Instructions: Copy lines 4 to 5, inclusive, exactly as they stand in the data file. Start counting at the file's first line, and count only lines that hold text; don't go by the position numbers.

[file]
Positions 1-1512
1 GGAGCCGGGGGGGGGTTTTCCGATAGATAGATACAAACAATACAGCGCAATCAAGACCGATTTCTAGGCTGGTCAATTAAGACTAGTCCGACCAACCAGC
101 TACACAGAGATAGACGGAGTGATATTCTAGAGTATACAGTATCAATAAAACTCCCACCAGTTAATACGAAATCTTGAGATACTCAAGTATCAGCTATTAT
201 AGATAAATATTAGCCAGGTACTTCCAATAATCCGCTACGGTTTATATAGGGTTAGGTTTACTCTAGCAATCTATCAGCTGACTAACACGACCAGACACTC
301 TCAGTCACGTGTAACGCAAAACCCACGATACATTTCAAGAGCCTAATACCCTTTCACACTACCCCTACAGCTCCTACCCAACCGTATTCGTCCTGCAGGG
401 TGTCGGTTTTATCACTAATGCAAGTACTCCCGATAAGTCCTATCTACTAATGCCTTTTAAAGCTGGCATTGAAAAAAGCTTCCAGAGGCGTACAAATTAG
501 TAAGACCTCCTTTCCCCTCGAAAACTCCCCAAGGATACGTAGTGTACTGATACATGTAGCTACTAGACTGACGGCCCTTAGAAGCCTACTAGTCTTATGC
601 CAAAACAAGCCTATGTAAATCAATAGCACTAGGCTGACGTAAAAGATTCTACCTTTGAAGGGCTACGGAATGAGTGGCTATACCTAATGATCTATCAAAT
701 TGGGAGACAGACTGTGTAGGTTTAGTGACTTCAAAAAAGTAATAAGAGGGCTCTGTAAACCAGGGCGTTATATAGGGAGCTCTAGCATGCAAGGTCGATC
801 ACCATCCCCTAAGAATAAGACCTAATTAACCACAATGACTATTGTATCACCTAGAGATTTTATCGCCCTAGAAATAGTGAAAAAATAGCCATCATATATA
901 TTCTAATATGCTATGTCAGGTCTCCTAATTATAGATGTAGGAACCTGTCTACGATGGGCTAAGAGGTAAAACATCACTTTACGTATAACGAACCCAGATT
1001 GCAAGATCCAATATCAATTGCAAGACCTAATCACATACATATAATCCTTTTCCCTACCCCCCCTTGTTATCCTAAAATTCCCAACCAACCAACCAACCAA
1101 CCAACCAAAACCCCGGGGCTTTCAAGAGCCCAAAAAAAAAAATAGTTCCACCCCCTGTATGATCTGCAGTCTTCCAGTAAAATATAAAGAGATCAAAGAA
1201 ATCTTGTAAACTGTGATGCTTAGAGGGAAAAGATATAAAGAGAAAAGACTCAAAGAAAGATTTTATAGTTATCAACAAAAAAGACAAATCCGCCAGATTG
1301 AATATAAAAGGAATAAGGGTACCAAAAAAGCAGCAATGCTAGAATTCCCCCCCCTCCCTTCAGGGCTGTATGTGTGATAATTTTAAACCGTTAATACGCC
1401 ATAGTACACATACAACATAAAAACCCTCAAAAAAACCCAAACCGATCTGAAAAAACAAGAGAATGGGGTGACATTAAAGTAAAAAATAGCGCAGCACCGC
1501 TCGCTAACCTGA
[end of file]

201 AGATAAATATTAGCCAGGTACTTCCAATAATCCGCTACGGTTTATATAGGGTTAGGTTTACTCTAGCAATCTATCAGCTGACTAACACGACCAGACACTC
301 TCAGTCACGTGTAACGCAAAACCCACGATACATTTCAAGAGCCTAATACCCTTTCACACTACCCCTACAGCTCCTACCCAACCGTATTCGTCCTGCAGGG